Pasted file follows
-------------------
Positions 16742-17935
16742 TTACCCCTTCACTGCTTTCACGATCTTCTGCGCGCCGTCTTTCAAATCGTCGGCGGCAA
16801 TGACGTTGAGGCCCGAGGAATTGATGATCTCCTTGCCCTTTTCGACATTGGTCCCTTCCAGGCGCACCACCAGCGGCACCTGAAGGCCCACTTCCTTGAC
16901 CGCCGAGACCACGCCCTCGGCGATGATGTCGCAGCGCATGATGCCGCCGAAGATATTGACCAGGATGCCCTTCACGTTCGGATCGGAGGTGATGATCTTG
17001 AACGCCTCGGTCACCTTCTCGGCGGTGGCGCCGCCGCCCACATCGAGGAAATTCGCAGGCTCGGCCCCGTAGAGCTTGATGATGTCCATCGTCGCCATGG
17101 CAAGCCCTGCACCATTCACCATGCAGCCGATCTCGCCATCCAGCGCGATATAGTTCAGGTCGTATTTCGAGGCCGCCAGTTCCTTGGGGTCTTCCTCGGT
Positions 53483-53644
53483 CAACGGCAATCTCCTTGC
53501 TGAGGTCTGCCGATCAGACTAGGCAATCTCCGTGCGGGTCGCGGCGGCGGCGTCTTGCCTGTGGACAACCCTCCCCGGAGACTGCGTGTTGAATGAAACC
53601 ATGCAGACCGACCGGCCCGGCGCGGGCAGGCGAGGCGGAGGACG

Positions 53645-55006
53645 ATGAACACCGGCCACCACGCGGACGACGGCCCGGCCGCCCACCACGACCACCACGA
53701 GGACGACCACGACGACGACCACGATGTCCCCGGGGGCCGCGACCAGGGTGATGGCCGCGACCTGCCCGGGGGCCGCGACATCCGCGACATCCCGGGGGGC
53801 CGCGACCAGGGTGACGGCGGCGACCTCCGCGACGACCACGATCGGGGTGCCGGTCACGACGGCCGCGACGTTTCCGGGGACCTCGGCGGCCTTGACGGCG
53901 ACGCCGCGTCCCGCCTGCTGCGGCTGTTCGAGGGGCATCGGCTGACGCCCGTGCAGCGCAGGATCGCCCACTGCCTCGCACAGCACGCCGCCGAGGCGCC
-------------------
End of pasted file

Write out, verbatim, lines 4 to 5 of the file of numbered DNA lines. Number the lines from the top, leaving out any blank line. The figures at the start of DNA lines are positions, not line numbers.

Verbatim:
16901 CGCCGAGACCACGCCCTCGGCGATGATGTCGCAGCGCATGATGCCGCCGAAGATATTGACCAGGATGCCCTTCACGTTCGGATCGGAGGTGATGATCTTG
17001 AACGCCTCGGTCACCTTCTCGGCGGTGGCGCCGCCGCCCACATCGAGGAAATTCGCAGGCTCGGCCCCGTAGAGCTTGATGATGTCCATCGTCGCCATGG